Content and Trigger Warning: This post contains commentary and reflections about disordered eating.
In September 2019, I responded to an advertisement by a Dutch university for a PhD student interested in the policy and societal aspects of food waste valorisation. With a strong interest in sustainable food systems and an academic background in food supply chains and regulatory affairs, I seemed to fit the bill. I had not studied food waste before, but I felt a strong moral connection to the subject and the idea of investigating ways to better utilise food waste as a resource appealed to me. Following a successful interview, I was appointed to work on the project for a period of four years.
In the months that followed, I dove head-first into literature on food waste. I learned that one third of all food produced on the planet ends up as waste while one in three people go to bed hungry. I also learned that the environmental consequences of food waste are dire: distending landfills, collapsing ecosystems, depleting natural resources, among others. The seriousness of the issue stunned me, and I often found myself thinking about food waste in a personal context next to an academic one.
Mission Zero Food Waste
I have always been a careful grocery shopper, a thrifty cook, and a conscientious eater. I rarely bin food, cooked or otherwise. I attribute this to growing up with my mother’s strict ‘no food waste’ policy and my cultural background wherein wasting food borders sacrilege. Although living in the Netherlands put some distance between me and these cultural and familial contexts, I seemed to unwittingly hold on to them. Despite this, all the literature I was reading made me wonder if I was doing enough as a consumer. Knowing more made me want to do more. It made me want to make stock from vegetable scraps, smoothies from fruit pulp, and compost from compostable stuff. It also made me consider lifestyle changes such as actively planning my meals around wilting produce, purchasing about-to-expire food products when it’s possible to eat them in time, and implementing a first-in-first-out system in my pantry. And so, I set off on mission zero food waste: a fun personal project with a side of socio-environmental benefits.
Of course, I knew that this would be a drop in a vast ocean and that the problem of food waste stemmed from complex systemic issues that cannot be solved through consumer resolve alone. But there was surely no harm in trying to be a more responsible consumer and ‘walking the talk’ as I worked towards my doctorate.
In the Belly, Out of the Bin
Being a food-waste-conscious consumer taught me a lot. It led me to knowledge which I could not have discovered through scientific research alone. It fueled my creativity, and it helped me embody my work in a deeply meaningful way.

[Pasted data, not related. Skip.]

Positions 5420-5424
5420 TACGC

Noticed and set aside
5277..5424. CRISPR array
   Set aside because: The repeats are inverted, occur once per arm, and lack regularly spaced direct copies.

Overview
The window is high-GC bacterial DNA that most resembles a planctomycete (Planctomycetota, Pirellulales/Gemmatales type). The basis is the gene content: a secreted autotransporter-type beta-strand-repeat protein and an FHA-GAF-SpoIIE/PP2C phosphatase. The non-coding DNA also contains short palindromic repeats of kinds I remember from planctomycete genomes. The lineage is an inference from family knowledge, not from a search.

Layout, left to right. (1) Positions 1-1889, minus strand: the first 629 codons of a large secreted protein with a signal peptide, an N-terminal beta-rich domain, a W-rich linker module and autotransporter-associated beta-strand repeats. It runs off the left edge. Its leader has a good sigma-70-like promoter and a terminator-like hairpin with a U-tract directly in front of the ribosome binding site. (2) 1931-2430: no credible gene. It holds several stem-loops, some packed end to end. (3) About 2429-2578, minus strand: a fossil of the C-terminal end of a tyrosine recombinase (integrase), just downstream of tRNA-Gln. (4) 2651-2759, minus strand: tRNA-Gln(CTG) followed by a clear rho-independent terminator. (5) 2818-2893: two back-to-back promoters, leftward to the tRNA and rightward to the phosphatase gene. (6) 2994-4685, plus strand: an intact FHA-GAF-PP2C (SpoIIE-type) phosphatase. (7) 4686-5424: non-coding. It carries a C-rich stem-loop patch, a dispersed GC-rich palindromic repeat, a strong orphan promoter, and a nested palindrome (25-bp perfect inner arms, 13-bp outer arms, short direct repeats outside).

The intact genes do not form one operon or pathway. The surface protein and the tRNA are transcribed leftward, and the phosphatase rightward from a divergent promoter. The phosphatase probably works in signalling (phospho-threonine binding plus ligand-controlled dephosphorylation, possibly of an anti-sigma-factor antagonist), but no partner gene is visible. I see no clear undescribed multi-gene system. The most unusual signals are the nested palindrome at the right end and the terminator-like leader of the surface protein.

Living alone made things easier and more difficult at the same time. Without having to worry about the dietary or gastronomic preferences of a flatmate or partner, I was free to calibrate my cooking and eat however I pleased. But it also meant that I had to eat through family-sized portions of perishable foods—a regular feature in Dutch supermarkets—all by myself. Also, living alone meant that no one was observing my day-to-day interaction with food or moderating my domestic experiments, making it hard to spot unhealthy eating patterns. I was selective in what I shared about this personal project with friends and family. I occasionally mentioned a dish I had crafted from leftovers or the success of a save-the-expiring-products grocery shop. But I refrained from sharing the true extent of my involvement because I did not want to be seen as someone who was obsessed with their research.
The first outward sign of my new lifestyle was my weight gain. I was eating erratically and often excessively in an attempt to avoid wastage. The gain wasn’t tremendous, but I could feel my clothes fitting me more snugly than before. I also found myself taking more risks with food safety. I had become adept at ignoring rancid smells and increasingly comfortable with cutting off mouldy bits before consuming a visibly deteriorating product. These developments concerned me but not enough to pause and reflect. If food was going in my belly, it was staying out of the bin and that was a good thing.
My wakeup call came nearly a year into experimenting with food waste hacks. At a celebratory dinner with friends, I found myself plotting to finish off leftovers at a restaurant that did not allow take-away bags. There was a lone dumpling, a chunk of glazed pork belly, some stir-fried greens, and a few ladles of greasy broth. My distended abdomen and lack of appetite told me that I was full, but I knew I’d feel guilty if the food was wasted. Just as I was about to pick up the dumpling with my chopsticks, one friend remarked that she regretted ordering so much. Then, another friend said something that shocked me: “It’s alright, we have Madhura with us. She has a bin for a stomach.” The callous remark was made in jest, but it hurt me. I ate the dumpling I was about to pick up but nothing else.
A WhatsApp Group for One
In the days that followed the dinner, I was deeply contemplative. I reflected on my eating habits and ruminated over how guilt had become a driving factor in my relationship with food. I resisted the urge to look up literature on the subject because I did not wish to self-diagnose an eating disorder. I felt that pathologizing my condition, without possessing the required qualifications or expertise, would only add to my sense of shame and defeat. Instead, I resolved to work towards eating normally again: towards finding joy and fulfillment in eating good food instead of only eating to avoid food waste. I promised myself that I’d monitor my eating and seek help if things didn’t improve in a month’s time.